Respect… Give it to get it?

Respect…give it to get it?

I recently spent the morning at the newly redeveloped playground in Sydney’s Darling Harbour. It was a fresh, sunny spring day and hoards of children on school holidays were navigating the terrain.

I was amazed at the flurry of activity as these children busily attended to the business of play. I watched as they negotiated turns, demanded freedom from patrolling parents and explored the bounds of adventure as they discovered the politics of playgrounds.

I watched with interest the reactions of the children to the child who refused to share, the child who cried when he didn’t get his own way and the child who ran around screaming and yelling at all who stood between her and the slide in order to get to the bottom of it’s slippery slope first. I then carefully observed the small child who stopped to help the smaller child who fell and therefore forfeited her turn on said slide. And the one who ran around collecting friends as if they were wildflowers growing freely on the roadside. Most of all I observed the respect with which some spoke to their caregivers in contrast to the demands of others.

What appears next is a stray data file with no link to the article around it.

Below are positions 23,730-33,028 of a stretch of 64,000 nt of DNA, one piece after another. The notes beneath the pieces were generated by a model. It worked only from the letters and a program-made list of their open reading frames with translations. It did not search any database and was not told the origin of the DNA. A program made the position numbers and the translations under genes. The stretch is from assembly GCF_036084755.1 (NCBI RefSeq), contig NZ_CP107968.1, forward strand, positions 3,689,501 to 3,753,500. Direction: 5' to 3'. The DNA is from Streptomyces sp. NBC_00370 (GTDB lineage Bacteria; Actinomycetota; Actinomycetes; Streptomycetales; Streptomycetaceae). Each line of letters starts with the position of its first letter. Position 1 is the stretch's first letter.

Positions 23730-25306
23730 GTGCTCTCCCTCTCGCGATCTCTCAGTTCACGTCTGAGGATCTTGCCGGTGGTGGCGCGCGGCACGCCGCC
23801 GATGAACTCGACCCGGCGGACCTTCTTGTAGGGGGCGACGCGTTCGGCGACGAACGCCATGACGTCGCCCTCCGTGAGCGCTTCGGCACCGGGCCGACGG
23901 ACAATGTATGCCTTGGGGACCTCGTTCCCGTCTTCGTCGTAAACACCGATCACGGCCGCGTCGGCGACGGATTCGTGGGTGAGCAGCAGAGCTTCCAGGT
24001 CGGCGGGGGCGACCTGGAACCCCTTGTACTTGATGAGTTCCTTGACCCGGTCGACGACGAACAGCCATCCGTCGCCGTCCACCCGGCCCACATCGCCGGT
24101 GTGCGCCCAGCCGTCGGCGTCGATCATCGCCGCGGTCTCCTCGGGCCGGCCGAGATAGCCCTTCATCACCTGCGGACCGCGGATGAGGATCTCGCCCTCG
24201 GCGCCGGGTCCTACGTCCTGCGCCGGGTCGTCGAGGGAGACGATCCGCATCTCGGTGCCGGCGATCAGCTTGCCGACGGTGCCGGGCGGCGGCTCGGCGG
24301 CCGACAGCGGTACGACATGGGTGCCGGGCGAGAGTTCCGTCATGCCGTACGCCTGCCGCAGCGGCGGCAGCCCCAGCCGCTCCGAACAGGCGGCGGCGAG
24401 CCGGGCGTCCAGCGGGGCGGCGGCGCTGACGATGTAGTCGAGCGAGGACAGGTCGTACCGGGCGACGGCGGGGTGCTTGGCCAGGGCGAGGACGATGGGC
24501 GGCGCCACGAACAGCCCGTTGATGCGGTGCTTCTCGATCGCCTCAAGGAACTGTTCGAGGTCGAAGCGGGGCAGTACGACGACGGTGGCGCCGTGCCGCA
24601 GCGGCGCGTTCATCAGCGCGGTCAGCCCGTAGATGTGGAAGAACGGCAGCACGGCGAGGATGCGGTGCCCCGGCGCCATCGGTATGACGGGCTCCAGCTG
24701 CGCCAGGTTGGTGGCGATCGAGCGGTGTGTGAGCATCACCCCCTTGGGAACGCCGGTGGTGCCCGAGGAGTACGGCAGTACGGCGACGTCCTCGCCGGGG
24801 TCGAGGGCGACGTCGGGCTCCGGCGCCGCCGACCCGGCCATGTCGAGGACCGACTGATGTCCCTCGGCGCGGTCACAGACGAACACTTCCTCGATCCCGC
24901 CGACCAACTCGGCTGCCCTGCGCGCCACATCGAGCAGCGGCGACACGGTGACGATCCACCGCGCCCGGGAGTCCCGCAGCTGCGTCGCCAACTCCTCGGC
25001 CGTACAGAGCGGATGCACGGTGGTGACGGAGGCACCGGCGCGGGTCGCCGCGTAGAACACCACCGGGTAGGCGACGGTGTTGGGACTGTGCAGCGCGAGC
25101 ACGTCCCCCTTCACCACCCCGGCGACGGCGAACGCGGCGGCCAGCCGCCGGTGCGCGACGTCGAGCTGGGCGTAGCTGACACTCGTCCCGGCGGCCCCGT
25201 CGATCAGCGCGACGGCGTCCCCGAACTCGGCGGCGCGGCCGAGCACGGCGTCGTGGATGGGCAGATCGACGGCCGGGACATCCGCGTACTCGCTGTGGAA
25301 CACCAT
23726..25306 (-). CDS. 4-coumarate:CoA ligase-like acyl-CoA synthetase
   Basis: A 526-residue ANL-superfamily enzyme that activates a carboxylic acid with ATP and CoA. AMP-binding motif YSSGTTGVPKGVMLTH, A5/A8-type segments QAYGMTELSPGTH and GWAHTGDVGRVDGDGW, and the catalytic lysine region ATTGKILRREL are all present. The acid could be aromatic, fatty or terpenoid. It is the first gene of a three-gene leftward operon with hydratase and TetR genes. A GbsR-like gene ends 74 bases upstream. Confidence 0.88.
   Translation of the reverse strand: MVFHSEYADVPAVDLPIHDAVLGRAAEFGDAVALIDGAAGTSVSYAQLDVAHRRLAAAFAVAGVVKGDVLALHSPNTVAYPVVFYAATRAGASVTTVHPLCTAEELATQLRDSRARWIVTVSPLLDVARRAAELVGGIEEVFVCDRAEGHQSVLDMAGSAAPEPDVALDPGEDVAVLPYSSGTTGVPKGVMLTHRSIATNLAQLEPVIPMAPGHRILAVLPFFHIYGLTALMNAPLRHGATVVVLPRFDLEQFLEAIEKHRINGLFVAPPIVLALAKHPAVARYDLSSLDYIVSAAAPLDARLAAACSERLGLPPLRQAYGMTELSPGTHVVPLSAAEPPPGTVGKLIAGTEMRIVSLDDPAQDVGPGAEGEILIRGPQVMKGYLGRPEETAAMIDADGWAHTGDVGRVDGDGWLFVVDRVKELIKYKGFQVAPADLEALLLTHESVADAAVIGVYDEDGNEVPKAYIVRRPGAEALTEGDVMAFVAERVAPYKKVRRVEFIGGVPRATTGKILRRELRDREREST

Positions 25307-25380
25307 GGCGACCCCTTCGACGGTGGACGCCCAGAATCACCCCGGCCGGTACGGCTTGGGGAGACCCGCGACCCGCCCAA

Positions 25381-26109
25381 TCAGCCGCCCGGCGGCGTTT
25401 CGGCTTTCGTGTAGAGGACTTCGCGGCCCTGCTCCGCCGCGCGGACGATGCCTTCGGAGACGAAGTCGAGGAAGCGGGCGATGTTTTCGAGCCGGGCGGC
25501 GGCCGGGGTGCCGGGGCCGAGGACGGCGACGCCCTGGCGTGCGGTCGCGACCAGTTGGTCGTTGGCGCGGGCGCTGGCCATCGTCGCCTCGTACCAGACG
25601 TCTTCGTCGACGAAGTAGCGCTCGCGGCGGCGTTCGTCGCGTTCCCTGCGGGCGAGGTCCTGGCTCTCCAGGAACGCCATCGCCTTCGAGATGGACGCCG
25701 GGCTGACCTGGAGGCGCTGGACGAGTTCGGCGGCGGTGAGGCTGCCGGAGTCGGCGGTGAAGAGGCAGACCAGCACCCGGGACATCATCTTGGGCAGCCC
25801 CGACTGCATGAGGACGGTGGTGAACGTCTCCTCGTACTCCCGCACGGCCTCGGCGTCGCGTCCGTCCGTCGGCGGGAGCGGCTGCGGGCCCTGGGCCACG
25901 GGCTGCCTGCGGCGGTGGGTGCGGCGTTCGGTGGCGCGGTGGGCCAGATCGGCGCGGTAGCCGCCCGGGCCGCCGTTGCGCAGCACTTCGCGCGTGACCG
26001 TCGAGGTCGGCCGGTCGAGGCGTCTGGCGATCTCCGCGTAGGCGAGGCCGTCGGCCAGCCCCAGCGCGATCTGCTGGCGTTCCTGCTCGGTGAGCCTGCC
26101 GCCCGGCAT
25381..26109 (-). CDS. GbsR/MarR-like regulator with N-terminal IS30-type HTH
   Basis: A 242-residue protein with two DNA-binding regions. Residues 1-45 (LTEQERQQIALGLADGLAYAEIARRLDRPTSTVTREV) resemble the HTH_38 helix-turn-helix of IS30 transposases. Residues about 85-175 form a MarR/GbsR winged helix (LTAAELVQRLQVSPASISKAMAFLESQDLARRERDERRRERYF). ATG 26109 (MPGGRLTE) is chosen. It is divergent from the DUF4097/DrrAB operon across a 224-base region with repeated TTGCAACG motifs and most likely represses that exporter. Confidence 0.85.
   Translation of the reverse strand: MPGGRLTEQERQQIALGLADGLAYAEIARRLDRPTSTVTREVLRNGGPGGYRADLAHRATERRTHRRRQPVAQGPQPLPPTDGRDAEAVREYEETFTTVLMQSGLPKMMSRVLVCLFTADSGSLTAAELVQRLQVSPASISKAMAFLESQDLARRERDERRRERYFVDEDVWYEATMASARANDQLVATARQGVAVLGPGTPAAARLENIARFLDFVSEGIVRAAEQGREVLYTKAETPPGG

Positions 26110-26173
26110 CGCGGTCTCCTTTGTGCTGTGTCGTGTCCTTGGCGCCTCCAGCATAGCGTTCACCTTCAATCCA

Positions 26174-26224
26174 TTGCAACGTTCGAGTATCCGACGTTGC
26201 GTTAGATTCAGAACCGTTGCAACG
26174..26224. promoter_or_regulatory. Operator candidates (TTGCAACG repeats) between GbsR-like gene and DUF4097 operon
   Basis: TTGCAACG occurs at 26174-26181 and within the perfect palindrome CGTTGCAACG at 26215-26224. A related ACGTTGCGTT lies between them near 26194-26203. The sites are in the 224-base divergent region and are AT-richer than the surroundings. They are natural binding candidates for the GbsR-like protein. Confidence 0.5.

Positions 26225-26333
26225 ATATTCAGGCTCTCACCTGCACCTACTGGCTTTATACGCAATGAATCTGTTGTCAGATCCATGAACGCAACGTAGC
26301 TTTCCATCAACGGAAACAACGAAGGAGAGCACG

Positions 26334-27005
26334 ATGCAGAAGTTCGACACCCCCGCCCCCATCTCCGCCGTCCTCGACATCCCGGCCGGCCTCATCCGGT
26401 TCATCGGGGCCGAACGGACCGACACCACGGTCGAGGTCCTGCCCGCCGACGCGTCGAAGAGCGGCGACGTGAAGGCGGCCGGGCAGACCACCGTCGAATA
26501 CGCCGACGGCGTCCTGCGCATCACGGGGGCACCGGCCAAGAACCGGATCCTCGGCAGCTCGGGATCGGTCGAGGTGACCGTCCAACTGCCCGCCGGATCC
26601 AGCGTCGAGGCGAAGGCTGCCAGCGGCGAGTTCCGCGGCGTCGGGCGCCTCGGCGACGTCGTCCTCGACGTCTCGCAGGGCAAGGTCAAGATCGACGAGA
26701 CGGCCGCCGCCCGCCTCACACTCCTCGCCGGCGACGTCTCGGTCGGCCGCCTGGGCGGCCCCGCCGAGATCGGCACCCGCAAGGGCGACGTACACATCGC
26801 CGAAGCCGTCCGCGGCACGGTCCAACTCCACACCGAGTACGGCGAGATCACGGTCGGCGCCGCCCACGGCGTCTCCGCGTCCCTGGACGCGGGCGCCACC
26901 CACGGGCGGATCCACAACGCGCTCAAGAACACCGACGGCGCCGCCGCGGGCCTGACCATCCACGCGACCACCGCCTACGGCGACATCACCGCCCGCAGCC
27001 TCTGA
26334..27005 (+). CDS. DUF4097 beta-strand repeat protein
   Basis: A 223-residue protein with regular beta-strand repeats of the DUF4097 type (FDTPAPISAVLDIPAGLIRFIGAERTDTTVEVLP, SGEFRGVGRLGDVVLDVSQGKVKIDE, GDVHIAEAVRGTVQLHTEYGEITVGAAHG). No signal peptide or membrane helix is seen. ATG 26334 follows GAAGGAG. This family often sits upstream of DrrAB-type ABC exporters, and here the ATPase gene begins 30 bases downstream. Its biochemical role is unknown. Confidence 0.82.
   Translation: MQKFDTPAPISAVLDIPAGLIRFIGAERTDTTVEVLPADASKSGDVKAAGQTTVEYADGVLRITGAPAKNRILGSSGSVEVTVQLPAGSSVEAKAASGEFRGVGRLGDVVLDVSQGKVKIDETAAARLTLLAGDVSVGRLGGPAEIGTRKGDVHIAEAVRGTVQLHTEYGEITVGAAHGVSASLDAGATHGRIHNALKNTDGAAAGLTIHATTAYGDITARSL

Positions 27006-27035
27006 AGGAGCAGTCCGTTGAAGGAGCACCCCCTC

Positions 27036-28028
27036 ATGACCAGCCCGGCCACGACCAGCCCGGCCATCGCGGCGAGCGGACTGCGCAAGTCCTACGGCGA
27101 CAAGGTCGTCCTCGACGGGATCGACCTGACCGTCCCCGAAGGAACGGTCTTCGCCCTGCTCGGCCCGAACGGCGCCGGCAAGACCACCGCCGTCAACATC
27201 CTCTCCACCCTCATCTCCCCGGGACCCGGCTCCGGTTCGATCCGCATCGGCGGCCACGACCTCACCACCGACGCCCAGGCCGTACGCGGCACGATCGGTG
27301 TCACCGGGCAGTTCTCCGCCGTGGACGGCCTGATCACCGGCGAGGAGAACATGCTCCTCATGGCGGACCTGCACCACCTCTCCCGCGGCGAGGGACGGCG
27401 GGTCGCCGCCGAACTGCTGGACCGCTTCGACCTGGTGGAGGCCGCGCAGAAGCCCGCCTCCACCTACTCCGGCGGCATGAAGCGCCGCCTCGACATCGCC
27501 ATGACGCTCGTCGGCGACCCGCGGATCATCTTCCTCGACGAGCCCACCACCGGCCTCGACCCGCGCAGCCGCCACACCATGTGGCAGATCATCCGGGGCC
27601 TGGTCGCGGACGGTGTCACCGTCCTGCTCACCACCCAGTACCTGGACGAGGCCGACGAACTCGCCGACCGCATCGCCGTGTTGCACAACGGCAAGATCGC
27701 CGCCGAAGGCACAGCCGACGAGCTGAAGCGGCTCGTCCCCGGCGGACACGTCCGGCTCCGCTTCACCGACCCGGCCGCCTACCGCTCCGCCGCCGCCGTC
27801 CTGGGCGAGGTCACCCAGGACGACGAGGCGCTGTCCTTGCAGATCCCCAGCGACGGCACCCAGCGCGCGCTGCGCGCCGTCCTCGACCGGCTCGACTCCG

Studying that playground for half an hour as the children with me played was liking watching a snapshot of the world. I saw the politicians, the peacemakers, the innovators, the explorers, the scientists, the artists and sadly, the criminals of the future.

I left resolved to the core values I want my children to uphold and the most important of these is respect. Respect for others, respect for themselves and respect for the world we live in.

I had a chat with the preschoolers with me in the car on the way home. We were talking about school and holidays when one of them asked me, “Why is the principal called Mr Smith but my teacher is just Jenny?” Before I could answer a confident little four year old boy answered, “Oh that’s because the principal is the boss and the teacher is just the same as us.” It made me think… Should my kids be calling adults by their first name if it makes them believe they are peers? Equals?

How should children address adults? Teachers?

Does the way they address them make a difference to the respect they show them?

What do you think?

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